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ebay seller timesharin - legit seller?

ladixson

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Hello! I am new to the forum and timeshares in genral. I have read several threads and posts on this forum and they are all full of great information. I'm sure I have several questions but my most pressing right now is about ebay seller timesharin. Has anyone purchased from them? Are they legit? I am trying to purchase a 3 bedroom at Clover Ridge in Panora, IA (don't laugh, it's within 2 hours, on a lake, week 26 and enough room to house the kids to :D) They sent me a Vesting Indication Form. I reviewed it and it seemed okay except one bullet point indicated that the buyer was responsible for recording fees and transfer taxes but the listing indicated that the seller paid all closing costs. I did not sign the docusign form and asked about this. I received a response today that the seller is paying all closing costs that the document would be updated. I've seached this forum for timesharin and yourvacationservices but did not find any hits... Please advise! Also, if you have an opinion on the resort that would be awesome as well :)
 

ladixson

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I still haven't received the updated forms... any help is appreciated!
 

PamMo

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There isn't much info on Timesharin other than they've used two other ID's on eBay, and have three (private) ratings as a seller. Almost all of the ratings are for purchases. They've sold 35 timeshares since August 2, so I suspect Timesharin is an offshoot of one of the PCC's. Unfortunately, it's pretty typical that closing will have some bumps in the road. Stay on top of it, and make sure your paperwork states clearly what you think you purchased. Here is a TUG thread on the closing company Your Vacation Services: http://www.tugbbs.com/forums/showthread.php?t=223323

Looking at the auction, you only paid $1.25 for a 3BR annual Week 26 at a lake resort within driving distance of your home? If you're familiar with Clover Ridge (I don't know anything about it), and you indeed bought a fixed week 26, you may have found a sweet little timeshare for your family.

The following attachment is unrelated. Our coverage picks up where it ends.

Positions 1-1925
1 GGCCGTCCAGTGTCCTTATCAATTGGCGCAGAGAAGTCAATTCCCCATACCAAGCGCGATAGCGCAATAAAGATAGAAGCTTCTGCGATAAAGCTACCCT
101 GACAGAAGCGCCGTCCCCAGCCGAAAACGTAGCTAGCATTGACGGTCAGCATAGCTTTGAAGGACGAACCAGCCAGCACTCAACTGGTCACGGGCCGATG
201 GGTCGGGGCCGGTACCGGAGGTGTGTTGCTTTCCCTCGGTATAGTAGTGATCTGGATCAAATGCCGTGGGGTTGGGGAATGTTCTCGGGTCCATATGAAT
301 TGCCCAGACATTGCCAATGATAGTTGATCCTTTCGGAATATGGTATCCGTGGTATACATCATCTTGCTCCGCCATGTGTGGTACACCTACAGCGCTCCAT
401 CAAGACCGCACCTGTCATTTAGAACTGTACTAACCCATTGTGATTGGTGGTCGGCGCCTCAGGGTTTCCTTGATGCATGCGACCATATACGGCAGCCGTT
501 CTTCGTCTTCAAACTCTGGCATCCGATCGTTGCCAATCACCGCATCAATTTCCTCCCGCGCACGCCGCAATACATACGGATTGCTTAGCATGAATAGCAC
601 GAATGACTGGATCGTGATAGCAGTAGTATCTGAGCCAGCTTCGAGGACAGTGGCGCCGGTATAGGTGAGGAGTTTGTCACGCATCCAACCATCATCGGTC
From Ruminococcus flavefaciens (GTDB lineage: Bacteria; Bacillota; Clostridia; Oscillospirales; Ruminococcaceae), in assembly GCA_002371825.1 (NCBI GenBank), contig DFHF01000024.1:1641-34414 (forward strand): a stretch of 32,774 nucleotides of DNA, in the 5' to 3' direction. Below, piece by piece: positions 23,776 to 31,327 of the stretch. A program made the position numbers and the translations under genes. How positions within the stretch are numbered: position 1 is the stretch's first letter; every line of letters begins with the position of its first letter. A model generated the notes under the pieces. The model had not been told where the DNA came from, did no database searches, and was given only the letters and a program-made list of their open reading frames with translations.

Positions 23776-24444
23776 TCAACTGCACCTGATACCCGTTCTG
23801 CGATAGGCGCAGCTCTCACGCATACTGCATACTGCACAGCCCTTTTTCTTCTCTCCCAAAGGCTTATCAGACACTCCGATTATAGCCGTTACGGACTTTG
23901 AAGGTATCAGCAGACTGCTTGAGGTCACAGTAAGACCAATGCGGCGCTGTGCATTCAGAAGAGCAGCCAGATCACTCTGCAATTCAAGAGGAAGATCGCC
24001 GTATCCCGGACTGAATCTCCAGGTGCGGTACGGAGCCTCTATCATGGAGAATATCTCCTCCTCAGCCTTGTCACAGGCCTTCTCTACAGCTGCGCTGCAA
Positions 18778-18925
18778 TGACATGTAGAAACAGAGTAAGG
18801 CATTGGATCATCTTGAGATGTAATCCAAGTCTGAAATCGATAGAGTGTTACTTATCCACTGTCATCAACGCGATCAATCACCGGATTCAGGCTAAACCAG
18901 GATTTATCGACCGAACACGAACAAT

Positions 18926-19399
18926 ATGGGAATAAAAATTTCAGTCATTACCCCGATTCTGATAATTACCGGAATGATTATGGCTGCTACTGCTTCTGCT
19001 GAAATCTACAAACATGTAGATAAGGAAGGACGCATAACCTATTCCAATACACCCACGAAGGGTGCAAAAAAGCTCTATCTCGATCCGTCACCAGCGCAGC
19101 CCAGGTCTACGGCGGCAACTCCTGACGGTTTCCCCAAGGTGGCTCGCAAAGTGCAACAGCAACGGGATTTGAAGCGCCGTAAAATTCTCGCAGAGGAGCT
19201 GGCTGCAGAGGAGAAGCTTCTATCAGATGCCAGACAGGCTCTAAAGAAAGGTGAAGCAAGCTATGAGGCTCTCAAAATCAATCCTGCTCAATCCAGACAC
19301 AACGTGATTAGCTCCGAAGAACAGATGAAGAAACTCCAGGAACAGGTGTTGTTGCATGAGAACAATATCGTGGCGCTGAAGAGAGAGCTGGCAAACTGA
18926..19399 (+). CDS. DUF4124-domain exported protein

Good luck to you - and welcome to TUG! Let us know how it goes.
 

ladixson

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Thank you so much for your input, I truly appreciate it! I don't have any personal experience with Clover Ridge, however, the reviews on RCI and II are decent. The worst review stated that they were a little outdated... Well, I can live with that given all of the advantages.
 

55plus

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Thank you so much for your input, I truly appreciate it! I don't have any personal experience with Clover Ridge, however, the reviews on RCI and II are decent. The worst review stated that they were a little outdated... Well, I can live with that given all of the advantages.

If 'outdated' means outdated resort that could mean a special assessment down the road to bring the resort up to standards. Special assessments means $$$ out of pocket.
 

glmyers

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If 'outdated' means outdated resort that could mean a special assessment down the road to bring the resort up to standards. Special assessments means $$$ out of pocket.
Talk with the management about the budget and reserves because special assessments and/or rapid increases in maintenance fees are not unheard of by any means. Take the time to read the documents that govern the units. While all timeshare units have some things in common, no two are exactly alike. Know what it is you are buying.
 

ladixson

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Talk with the management about the budget and reserves because special assessments and/or rapid increases in maintenance fees are not unheard of by any means. Take the time to read the documents that govern the units. While all timeshare units have some things in common, no two are exactly alike. Know what it is you are buying.

Can I just call as an interested buyer and ask these questions?
 

glmyers

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Yes, in most cases.

Can I just call as an interested buyer and ask these questions?
Yes, but make sure you are calling the right person. You want the person running the resort, not a desk clerk or reservation agent. It will vary quite a bit between resorts as to whether the person works at the resort or other location. Some resorts are locally run, but others are part of multinational companies. The seller should have the contacts you need.

I looked quite a bit at purchasing several different timeshares in Florida at one time. All but a few were very forthcoming with information about the financial condition of the properties when I told them them I was looking at buying a unit. Occasionally I needed the owner to ask for it to be given to me. I never did find one where the numbers made sense to move forward. Typically the maintenance fees were a couple hundred dollars more than just renting a place or the likelihood of a special assessment was very high because little to no reserves existed. I never did make a purchase, but just kept trading with the weeks I inherited.